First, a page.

So I recently read another WordPress blog by another bluegrass fan. His moniker is “Why Evolution is True,” and the blog centered on the great flatpick guitar abilities of Molly Tuttle and Billy Strings (https://wordpress.com/read/blogs/6177163/posts/293181). Now I have been a fan of both of these kids (they are both 27, but they could still be my kids age-wise) since first seeing them, and after learning that Billy is from my home state of Michigan, I take interest in him even more. The two of them have done a number of performances together, and have a great chemistry. I would LOVE to see the two of them record an album together, particularly a song-for-song remake of one of the legendary (yet underappreciated by a lot of bluegrass and guitar fans) Blake & Rice albums.
I was taken aback when the author stated “I think both are even better than the flat-picker par excellence of my generation, Doc Watson.” Now, with the statement “I think,” it becomes his opinion, and opinions are like belly buttons – everybody’s got one. However, I would never in a million years make such a statement. Billy and Molly are fantastic, but occasionally their picking is flashy, sometimes over the top. Doc never did that. They are playing to a different kind of bluegrass audience than what Doc had. They are excellent at their craft, different by far, but I would not say “better.”
My favorite banjo player of all time is Don Reno. He introduced a lot of techniques back in the late 1950s that were innovative to say the least. I love his style on the Reno & Smiley songs. But I would never say he is the best, because there are so many the have done other innovations, yet those players may not have some of Reno’s style down pat. Look at Bela Fleck, who literally took the banjo to a different planet, let alone a different level. Same with Jerry Douglas on the dobro, Chris Thile on the mandolin, and Michael Cleveland on the fiddle. But are they “better” than everyone else?
B.B. King was not the fastest or most melodic blues guitarist. But one of his notes could say more than 20 notes from some up-and-comer. When B.B. played a note, you listened!
It all comes with the times. There may be some younger people that follow Billy and Molly but have never heard of Doc. They could listen to Doc now and think that he couldn’t hold a candle to Billy or Molly. Yet Doc was way ahead of his time back in the 60s, and he had an amazing impact of Clarence White, Tony Rice, and Dan Crary, who in turn influenced Josh Williams, Chris Eldridge and Bryan Sutton, who in turn influenced Billy and Molly. Who knows what will come in the next flatpicking generation?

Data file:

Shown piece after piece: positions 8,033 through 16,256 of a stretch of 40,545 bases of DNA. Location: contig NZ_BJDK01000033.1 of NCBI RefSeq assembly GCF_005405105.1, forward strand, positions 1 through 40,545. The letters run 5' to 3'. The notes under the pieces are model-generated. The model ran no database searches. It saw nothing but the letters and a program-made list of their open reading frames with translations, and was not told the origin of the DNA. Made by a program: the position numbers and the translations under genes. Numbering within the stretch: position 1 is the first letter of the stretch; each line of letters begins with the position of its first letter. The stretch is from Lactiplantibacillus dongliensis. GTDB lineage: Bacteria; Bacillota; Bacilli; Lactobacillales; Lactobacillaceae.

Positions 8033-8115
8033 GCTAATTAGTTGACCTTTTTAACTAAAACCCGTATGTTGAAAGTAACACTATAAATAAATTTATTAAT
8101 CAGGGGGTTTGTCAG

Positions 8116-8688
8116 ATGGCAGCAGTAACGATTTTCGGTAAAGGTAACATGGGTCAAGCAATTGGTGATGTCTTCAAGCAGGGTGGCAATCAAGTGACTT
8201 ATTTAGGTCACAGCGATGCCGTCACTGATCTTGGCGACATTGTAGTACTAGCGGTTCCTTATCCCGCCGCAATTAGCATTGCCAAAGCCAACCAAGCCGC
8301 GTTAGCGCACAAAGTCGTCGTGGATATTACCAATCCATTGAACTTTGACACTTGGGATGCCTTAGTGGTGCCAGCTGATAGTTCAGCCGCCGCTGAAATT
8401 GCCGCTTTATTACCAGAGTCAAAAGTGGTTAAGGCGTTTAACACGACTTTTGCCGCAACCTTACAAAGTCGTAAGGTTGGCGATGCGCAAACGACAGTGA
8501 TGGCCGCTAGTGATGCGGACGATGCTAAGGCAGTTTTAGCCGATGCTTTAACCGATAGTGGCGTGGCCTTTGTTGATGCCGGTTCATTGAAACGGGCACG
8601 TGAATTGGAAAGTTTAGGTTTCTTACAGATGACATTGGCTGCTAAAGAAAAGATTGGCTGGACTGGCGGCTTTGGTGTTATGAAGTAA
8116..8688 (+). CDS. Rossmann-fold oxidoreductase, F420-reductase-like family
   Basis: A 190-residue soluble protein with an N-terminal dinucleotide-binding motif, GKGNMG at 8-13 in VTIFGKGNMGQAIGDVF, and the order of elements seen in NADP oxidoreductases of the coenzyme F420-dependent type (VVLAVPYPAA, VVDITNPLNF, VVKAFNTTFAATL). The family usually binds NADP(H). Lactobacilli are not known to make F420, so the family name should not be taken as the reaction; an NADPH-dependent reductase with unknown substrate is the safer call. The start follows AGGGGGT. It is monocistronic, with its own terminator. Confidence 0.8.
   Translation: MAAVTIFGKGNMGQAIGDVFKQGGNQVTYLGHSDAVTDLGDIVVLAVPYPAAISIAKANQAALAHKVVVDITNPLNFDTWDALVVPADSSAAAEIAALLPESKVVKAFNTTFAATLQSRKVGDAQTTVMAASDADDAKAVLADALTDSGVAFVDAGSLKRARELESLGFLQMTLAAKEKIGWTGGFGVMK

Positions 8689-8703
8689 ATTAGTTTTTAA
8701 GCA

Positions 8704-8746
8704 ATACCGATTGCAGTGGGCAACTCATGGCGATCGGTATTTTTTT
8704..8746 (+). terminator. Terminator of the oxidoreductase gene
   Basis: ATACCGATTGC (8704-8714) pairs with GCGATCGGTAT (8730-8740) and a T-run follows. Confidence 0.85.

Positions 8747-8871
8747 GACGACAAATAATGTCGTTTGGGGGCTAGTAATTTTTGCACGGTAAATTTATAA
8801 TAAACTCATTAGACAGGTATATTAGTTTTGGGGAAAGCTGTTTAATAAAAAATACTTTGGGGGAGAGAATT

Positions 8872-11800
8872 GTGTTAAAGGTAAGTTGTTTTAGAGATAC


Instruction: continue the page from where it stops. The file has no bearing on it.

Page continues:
What I appreciate most about Billy and Molly is that they are getting young people to listen to and enjoy bluegrass. Bluegrass has changed, not in style or set-up, but in sound. There is a lot less high lonesome vocals and more instrumental solos. It is the evolution of the genre. Rock music doesn’t sound like it did in the 50s and 60s. However, the importance is to respect and learn from the elders. While there will always be a piece of the fan base that will thumb its nose at the progressive artists. However, if they are not allowed to grow, then the whole genre will die. There will never be another Bill Monroe, but that is the way it should be – appreciate the person for what he/she has done, and allow the next generation to blossom and not be compared.
Now, as for fiddlers, my favorite of all time is Kenny Baker. However, if you want to see some amazing work by my friend Patrick McAvinue with Michael Cleveland, something that will make you have to catch your breath when it’s over, check this out:
Chew on it and comment.
Glarry Addendum: Glarry has re-stocked much of its musical instrument lineup, however, some models are selling out just as fast as the re-stocks! NOTE: The GT-502 model that I reviewed here (https://luegra.design.blog/2020/03/02/glarry-gt502-good-first-acoustic/) went up in price to $59.99. I’m not sure if it’s due to demand, tariffs, or workers’ pay raise, but just be aware that it is not longer available at the price I previously announced.